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Camille SAINT-SAËNS (1835-1921)
Cello Concerto No. 1 in A Minor Op. 33 (1872) [19:57]
Cello Concerto No. 2 in D Minor Op. 119 (1902) [18:05]
“The Swan” from “The Carnival of the Animals” (1886) [2:55]
Jules MASSENET (1842-1912)
Meditation from “Thaïs” (1893) [5:30]
Zuill Bailey (cello)
Roanoke Symphony Orchestra/David Wiley
rec. live, Roanoke Performing Arts Theatre, 17 October 2005
DELOS DE 3378 [46:27] 


It is a great pity that a combination of soloist and orchestra that are far from well known, together with a playing time that is far from generous, is likely greatly to reduce the number of people attracted by this disc. 

There are many recordings of the two concertos, including several on bargain labels, with better known performers and including additional music. It is perhaps better to regard this as a kind of calling card for the performers, who I very much look forward to hearing again. 

The soloist, Zuill Bailey, has already made a number of recordings, including Beethoven Cello Sonatas and the Korngold Concerto, but appears from the notes to spend much of his time playing chamber music, mainly in the United States. The main characteristic of his performances on this disc is indeed that of restraint, and the ability – and, unusually, the desire – to play quietly when called for, and to emphasize the elegance of the music. Fortunately these are very much the main needs for good performances of these works. I don’t want to suggest any absence of virtuosity when called for, but Zuill Bailey does seem concerned above all with the presentation of the music in the best light rather than with exhibiting his undoubted technical abilities or the quality of his tone. As a result music which can seem somewhat relentless in the hands of “starrier” performers shows itself to be both graceful and varied.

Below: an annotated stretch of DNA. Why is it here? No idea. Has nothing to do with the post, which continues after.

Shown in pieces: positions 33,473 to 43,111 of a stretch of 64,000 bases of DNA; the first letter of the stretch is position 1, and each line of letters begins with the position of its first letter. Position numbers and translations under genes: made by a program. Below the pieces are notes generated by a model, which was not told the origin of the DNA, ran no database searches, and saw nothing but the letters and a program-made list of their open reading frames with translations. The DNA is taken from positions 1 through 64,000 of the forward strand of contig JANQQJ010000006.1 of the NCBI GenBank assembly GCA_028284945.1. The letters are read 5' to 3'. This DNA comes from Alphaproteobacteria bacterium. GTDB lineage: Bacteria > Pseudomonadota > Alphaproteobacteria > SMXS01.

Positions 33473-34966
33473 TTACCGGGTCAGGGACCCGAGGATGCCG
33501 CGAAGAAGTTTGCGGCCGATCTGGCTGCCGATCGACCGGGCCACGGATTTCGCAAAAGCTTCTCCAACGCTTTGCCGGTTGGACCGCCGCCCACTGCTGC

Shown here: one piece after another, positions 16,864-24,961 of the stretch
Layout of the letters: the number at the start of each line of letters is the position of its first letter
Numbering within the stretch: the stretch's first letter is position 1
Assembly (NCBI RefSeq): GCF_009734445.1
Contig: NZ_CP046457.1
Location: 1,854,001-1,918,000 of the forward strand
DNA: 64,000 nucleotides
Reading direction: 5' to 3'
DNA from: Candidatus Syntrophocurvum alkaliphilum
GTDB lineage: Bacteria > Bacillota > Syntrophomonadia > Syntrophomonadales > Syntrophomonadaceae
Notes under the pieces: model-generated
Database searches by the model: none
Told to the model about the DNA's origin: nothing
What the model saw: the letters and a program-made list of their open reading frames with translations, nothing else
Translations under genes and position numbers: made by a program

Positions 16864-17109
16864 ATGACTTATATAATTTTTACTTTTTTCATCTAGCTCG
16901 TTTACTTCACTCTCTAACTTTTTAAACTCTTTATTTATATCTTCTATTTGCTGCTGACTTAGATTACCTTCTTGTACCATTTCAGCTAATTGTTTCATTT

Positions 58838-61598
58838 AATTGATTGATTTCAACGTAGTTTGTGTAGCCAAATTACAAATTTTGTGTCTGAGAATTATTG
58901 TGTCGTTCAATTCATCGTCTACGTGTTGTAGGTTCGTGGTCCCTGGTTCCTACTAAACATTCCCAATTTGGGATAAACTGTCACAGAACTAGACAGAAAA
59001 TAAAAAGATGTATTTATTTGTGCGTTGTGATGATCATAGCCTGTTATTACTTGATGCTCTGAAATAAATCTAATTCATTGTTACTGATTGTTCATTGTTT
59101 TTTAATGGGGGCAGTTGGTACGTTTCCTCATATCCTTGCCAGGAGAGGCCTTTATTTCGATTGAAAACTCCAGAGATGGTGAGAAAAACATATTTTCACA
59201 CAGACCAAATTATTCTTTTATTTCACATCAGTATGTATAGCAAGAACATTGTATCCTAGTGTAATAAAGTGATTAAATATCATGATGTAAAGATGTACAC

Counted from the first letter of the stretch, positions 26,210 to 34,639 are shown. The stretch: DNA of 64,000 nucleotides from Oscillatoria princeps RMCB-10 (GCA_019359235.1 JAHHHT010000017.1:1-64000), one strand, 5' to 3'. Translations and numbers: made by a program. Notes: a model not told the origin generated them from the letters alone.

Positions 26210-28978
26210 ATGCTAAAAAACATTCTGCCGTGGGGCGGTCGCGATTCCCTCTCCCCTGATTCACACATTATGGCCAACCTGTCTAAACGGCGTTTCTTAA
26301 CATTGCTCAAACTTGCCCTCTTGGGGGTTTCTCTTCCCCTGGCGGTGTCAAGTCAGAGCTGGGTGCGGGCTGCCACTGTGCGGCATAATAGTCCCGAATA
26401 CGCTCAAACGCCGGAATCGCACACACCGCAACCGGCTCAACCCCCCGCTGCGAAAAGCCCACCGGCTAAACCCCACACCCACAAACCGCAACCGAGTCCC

I have to admit to having to look at a map to find out where Roanoke is - just east of the Appalachians in Virginia - and to being pleasantly surprised at what an accomplished orchestra they have. Admittedly there is not a lot for them to do in these pieces, but they are clearly well rehearsed and conducted, They work well with the soloist, resulting in very enjoyable and musical performances of both the main works. 

Although the label and CD announce prominently that these are live performances, the only sign of that is applause and whistling at the end of the two concertos. The recording is clear, if a little dry, and with the soloist somewhat too far forward. Earlier recordings have certainly been worse in this respect, but it is wholly unnecessary and does obscure the composer’s skill in scoring them so that the soloist would be heard adequately in normal concert hall performance. 

The two “encores” (if they were – there is no applause after them) go reasonably well. The Massenet has suffered worse indignities than transcription for cello, and “The Swan” is accompanied by a harp. Both are satisfactory, but neither really adds much to the attractions of the disc, and it is very disappointing that a more substantial work could not have been added, both for the listener’s enjoyment and to encourage more people to buy such an enjoyable disc. 

John Sheppard

 

 

 


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